“It got me out of the house”
One mum had been enjoying attending her local mother’s group when some insensitive dummy chatter from the group leader turned her experience on its head.
She popped up in a parenting forum on Reddit to explain what had happened and to ask for advice.
“I was going to a mothers group based on a pregnancy class I was in,” this new mum wrote. “I really enjoyed going because it got me out of the house and I liked some of the women who went.”
To give a bit of background, she explained that her baby had been pretty fractious and when a friend suggested an evening dummy, it made all the difference.
“That tip literally changed our lives,” the mum said. “He calmed significantly, his tummy issues disappeared and it let me finally enjoy being a mum.”
“Worst advice ever”
Fast-forward to now and this mum encountered another mother’s group mama who was having a similar problem. She told that struggling mum about her experience with her own baby and how a dummy had helped.
“Well. According to the group teacher I am pretty much giving the worst advice ever and messing up my kid for life,” this poor mum wrote.
Imagine being cut down like that in front of your peers when you were a) just trying to help and b) speaking from your own very relevant experience.
“I cried about it but mostly I am furious,” this mum continued.
“People like her deliberately withhold or pass judgment on possible solutions just because of how holy they hold breastfeeding.”
She notes that the dummy actually meant she was able to keep breastfeeding her baby, rather than it sabotaging her efforts.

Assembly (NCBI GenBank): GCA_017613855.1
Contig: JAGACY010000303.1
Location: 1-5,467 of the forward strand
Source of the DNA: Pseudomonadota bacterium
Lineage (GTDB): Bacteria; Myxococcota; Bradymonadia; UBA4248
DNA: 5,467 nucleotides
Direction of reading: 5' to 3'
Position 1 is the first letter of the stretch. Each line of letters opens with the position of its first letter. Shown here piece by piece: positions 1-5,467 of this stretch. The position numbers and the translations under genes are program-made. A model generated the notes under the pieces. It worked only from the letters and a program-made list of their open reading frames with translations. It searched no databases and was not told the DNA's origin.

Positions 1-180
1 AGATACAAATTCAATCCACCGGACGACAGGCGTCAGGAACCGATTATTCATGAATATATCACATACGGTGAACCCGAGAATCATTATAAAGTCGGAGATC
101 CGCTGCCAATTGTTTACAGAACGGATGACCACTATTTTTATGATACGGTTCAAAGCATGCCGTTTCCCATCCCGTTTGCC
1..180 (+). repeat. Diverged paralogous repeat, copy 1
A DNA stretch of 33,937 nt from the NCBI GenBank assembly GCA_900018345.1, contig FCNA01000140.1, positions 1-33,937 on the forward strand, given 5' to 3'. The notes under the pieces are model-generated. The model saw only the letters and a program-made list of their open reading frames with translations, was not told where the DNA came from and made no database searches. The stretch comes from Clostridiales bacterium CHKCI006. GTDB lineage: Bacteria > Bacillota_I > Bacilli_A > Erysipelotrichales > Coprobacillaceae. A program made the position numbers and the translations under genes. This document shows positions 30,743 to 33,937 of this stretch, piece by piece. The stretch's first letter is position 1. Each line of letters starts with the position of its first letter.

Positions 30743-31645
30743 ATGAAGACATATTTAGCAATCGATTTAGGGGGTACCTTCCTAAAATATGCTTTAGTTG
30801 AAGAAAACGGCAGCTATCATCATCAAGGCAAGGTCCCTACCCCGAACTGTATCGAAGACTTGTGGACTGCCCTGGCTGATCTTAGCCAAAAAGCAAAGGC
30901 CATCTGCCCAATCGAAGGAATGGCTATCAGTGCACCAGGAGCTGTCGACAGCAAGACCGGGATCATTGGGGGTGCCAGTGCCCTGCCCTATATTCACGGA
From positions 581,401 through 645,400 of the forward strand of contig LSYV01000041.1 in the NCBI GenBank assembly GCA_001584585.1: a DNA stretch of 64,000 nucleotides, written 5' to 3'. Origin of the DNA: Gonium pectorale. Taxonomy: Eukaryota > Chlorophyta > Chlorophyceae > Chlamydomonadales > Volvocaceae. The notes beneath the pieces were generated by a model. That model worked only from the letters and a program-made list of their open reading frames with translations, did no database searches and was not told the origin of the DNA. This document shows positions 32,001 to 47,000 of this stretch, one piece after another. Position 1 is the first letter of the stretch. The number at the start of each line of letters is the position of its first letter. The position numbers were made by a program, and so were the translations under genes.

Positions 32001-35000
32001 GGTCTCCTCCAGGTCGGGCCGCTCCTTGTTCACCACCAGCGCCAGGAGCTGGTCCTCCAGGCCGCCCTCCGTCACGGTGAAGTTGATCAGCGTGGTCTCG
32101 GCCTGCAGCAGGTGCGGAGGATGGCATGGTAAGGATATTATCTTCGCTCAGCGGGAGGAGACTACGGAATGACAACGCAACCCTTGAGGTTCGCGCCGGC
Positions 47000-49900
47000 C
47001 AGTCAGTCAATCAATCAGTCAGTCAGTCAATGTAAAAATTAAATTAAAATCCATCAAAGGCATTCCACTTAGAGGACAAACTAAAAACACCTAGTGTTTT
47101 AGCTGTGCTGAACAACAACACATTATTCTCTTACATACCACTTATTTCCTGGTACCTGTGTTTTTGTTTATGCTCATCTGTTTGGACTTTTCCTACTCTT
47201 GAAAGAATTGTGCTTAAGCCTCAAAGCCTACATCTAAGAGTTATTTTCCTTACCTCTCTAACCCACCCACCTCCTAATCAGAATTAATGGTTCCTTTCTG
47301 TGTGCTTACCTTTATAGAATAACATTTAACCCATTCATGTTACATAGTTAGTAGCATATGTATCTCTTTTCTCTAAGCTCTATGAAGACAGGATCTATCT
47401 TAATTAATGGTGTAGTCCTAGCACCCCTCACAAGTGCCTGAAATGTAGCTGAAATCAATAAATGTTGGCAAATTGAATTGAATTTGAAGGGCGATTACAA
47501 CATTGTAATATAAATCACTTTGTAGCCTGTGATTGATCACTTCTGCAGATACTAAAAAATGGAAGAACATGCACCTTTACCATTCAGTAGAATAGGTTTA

“Before [using a pacifier] I was ready to give up on it. I didn’t imply it was the only solution, I said it may not work for her, but it may be worth a shot if she’s tried other things and her baby is still clearly distressed and in pain from cluster feeding.”
“Normally I would stand up for myself more but I am sick and tired of being shamed into choices rather than being able to have honest conversations about pacifiers/formula feeding/sleep training etc.”
She says she’s not going back to the group and she feels she’s bordering on developing PND due to the lack of support and constant judgement.
Here come the mums! Phew!
Thankfully others in the forum where she posted this story could see the truth of this situation, and they swept in with kind words and lots of empathy and encouragement for this mum.
“The people who shamed you are ridiculous,” one wrote. “Pacifiers exist for a reason. They’re safe, helpful and widely used. And they helped me survive with my first, who screamed constantly. By the way, a doctor told me to start using pacifiers. The advice is common and real. You don’t have to go back if you don’t want to, but you don’t deserve to feel bad about pacifiers.”
“I’m so sorry!” another sympathised. “I had trouble breastfeeding at first and was worried about giving my baby a pacifier. I found a really great lactation consultant through the pediatricians office. She said research shows there’s really no such thing as ‘nipple confusion. My [child] is 11 weeks old and can go from breast to bottle to paci with absolutely zero issues. He breastfeeds at home and has three bottles during the day at daycare. Zero issues.”
“That’s so ridiculous. My baby is a pacifier addict since day 3 and also exclusively breastfed. It had zero effect on his feeding and is like magic with calming him down.”
“I promise there are moms out there who are not like that,” another commenter posted. “Pacifiers rock, be happy your little one can take one! They are a lifesaver in terms of keeping some sanity and gives you a break from soothing on the boob.”
Thank goodness for kind mums with commonsense.